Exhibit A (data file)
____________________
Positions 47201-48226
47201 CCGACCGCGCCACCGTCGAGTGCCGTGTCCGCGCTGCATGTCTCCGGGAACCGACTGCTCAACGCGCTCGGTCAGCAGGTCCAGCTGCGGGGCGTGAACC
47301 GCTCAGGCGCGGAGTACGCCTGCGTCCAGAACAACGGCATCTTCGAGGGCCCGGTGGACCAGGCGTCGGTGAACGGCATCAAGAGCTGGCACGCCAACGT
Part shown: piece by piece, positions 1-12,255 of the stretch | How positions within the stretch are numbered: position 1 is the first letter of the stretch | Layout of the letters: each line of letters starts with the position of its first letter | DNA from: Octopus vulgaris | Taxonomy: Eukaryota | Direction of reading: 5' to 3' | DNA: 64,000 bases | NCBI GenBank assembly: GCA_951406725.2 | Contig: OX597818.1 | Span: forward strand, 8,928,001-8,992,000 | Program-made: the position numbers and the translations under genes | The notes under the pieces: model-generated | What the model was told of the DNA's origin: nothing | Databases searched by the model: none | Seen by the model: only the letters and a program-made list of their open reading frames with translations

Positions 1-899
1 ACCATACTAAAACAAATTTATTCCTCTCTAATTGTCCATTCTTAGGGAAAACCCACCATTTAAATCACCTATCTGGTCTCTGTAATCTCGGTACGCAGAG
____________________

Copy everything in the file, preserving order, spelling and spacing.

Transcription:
Positions 47201-48226
47201 CCGACCGCGCCACCGTCGAGTGCCGTGTCCGCGCTGCATGTCTCCGGGAACCGACTGCTCAACGCGCTCGGTCAGCAGGTCCAGCTGCGGGGCGTGAACC
47301 GCTCAGGCGCGGAGTACGCCTGCGTCCAGAACAACGGCATCTTCGAGGGCCCGGTGGACCAGGCGTCGGTGAACGGCATCAAGAGCTGGCACGCCAACGT
Part shown: piece by piece, positions 1-12,255 of the stretch | How positions within the stretch are numbered: position 1 is the first letter of the stretch | Layout of the letters: each line of letters starts with the position of its first letter | DNA from: Octopus vulgaris | Taxonomy: Eukaryota | Direction of reading: 5' to 3' | DNA: 64,000 bases | NCBI GenBank assembly: GCA_951406725.2 | Contig: OX597818.1 | Span: forward strand, 8,928,001-8,992,000 | Program-made: the position numbers and the translations under genes | The notes under the pieces: model-generated | What the model was told of the DNA's origin: nothing | Databases searched by the model: none | Seen by the model: only the letters and a program-made list of their open reading frames with translations

Positions 1-899
1 ACCATACTAAAACAAATTTATTCCTCTCTAATTGTCCATTCTTAGGGAAAACCCACCATTTAAATCACCTATCTGGTCTCTGTAATCTCGGTACGCAGAG